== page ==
In the meantime, the ECtHR’s decision might embolden employees to develop relevant arguments.  The prudent course, therefore, remains to avoid dismissing any employee in the UK specifically on the grounds of his or her political affiliations or beliefs.  If faced with such an issue, employers should instead focus on the consequences of the employee’s affiliation or belief (such as actual customer complaints, breakdown in working relationships, etc,.) as the reason for any disciplinary action.

*****STOP PRESS*****

On a separate note, following its Consultation on Modern Workplaces last year, the UK Government has confirmed its intention to introduce more flexible parental leave laws, which are expected to come into effect in 2015, and also to extend to all employees the right to request flexible working, which is expected will come into effect by 2014.  It is anticipated that the Government will launch fresh consultations on its specific proposals in the new year.

© 2014 McDermott Will & Emery

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About this Author

Katie Clark, McDermott WIll Emery Law Firm, Labor employment attorney
Partner

Katie Clark is a partner in the law firm of McDermott Will & Emery UK LLP, based in its London office.  Her practice focuses on contentious and non-contentious employment matters. 

Katie is recognised as a leader in her field in Chambers UK 2011.  She is described as a “recognised force for her advocacy and commercial employment advice”, Chambers UK 2010 and as “very knowledgeable, superbly responsive, and no-nonsense…” Legal 500 UK 2011.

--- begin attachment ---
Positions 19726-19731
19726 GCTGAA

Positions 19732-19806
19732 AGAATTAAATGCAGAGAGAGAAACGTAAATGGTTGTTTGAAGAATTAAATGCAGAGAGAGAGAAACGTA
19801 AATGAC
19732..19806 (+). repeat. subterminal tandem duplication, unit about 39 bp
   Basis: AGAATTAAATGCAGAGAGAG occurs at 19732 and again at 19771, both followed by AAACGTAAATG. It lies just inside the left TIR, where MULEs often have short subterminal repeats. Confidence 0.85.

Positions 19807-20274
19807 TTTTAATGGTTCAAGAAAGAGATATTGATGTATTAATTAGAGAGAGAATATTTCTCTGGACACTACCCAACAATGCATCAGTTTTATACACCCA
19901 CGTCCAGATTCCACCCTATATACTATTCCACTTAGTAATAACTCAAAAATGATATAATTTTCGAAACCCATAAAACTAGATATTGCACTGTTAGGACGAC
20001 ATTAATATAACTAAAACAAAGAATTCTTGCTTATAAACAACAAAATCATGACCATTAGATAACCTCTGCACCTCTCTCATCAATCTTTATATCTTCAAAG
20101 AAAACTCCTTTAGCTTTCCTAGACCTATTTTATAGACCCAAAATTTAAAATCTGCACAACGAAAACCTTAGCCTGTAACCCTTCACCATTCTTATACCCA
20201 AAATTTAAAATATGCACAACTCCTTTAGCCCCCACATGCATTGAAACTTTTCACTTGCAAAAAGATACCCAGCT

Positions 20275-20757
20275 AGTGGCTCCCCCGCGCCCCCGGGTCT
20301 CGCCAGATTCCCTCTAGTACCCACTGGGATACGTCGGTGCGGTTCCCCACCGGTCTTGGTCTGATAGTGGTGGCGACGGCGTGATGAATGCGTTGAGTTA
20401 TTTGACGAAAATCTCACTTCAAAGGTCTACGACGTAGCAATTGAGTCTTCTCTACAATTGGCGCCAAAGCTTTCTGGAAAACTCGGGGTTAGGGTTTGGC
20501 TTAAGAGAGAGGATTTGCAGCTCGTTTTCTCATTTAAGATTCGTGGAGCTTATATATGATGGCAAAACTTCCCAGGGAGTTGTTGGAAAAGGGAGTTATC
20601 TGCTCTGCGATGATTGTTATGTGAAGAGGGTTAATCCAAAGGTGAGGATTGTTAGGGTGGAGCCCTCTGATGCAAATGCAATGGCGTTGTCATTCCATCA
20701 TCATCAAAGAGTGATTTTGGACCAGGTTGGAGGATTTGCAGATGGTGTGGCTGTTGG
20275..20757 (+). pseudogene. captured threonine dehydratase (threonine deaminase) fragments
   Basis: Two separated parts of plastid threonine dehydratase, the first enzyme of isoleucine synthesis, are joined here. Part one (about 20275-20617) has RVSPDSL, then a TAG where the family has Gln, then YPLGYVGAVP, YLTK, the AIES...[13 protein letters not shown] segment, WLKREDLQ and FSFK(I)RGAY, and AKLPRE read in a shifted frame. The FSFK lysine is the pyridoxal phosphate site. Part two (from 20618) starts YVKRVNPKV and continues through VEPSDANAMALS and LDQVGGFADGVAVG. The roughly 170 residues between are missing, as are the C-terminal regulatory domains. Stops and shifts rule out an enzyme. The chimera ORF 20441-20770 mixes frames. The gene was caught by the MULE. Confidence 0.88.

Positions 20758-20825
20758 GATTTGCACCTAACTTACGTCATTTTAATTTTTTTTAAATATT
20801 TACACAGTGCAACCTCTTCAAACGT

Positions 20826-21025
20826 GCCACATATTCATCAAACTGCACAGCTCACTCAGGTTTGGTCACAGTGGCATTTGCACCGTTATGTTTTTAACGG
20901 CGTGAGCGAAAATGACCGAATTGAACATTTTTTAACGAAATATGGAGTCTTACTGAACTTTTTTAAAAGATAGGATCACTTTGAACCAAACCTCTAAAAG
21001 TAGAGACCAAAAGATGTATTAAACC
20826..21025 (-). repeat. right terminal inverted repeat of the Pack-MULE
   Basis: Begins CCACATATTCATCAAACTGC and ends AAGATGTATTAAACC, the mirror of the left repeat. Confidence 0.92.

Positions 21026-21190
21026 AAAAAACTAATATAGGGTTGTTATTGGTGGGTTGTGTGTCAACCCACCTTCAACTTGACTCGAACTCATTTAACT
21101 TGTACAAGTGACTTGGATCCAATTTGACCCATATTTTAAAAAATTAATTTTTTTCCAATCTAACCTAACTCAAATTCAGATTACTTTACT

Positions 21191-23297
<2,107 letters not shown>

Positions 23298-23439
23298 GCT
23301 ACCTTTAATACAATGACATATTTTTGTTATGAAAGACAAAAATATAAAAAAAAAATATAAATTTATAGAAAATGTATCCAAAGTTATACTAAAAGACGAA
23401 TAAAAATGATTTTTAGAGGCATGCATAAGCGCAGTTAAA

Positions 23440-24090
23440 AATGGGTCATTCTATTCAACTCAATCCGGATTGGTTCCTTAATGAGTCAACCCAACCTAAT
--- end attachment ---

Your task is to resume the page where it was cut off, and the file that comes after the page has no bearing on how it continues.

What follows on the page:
Her clients include global corporations, financial...

+44 20 7577 3492
David Dalgarno, McDermott Will Emery Law Firm, Labor Employment Attorney
Senior Counsel

David Dalgarno is senior counsel in the law firm of McDermott Will & Emery UK LLP, based in its London office.  His practice focuses on employment, labour and discrimination law particularly concerned with the human relations issues that arise during business change.  He has advised on the integration of investment banks, the establishment of joint venture businesses, inward investment, acquisitions, disposals and reorganisation downsizing exercises.  He also advises on employee benefit and share scheme issues.   Clients include investment banks...

+ 44 20 7577 6945
Associate

Paul McGrath is an associate in the law firm of McDermott Will & Emery UK LLP, based in its London office. His practice covers all areas of contentious and non-contentious employment law in the UK.

44-20-7577-6914
Partner

Sharon Tan is a partner in the firm of McDermott Will & Emery UK LLP, based in its London office.  Her practice focuses on all aspects of contentious and non-contentious employment law.

Sharon has extensive litigation experience.  She frequently handles matters such as complex discrimination, whistleblowing and unfair dismissal claims in the Employment Tribunal, the Employment Appeal Tribunal and the Court of Appeal.  She also has significant experience of handling High Court litigation, including injunctions and contractual disputes.

Sharon regularly...

+44 20 7577 3488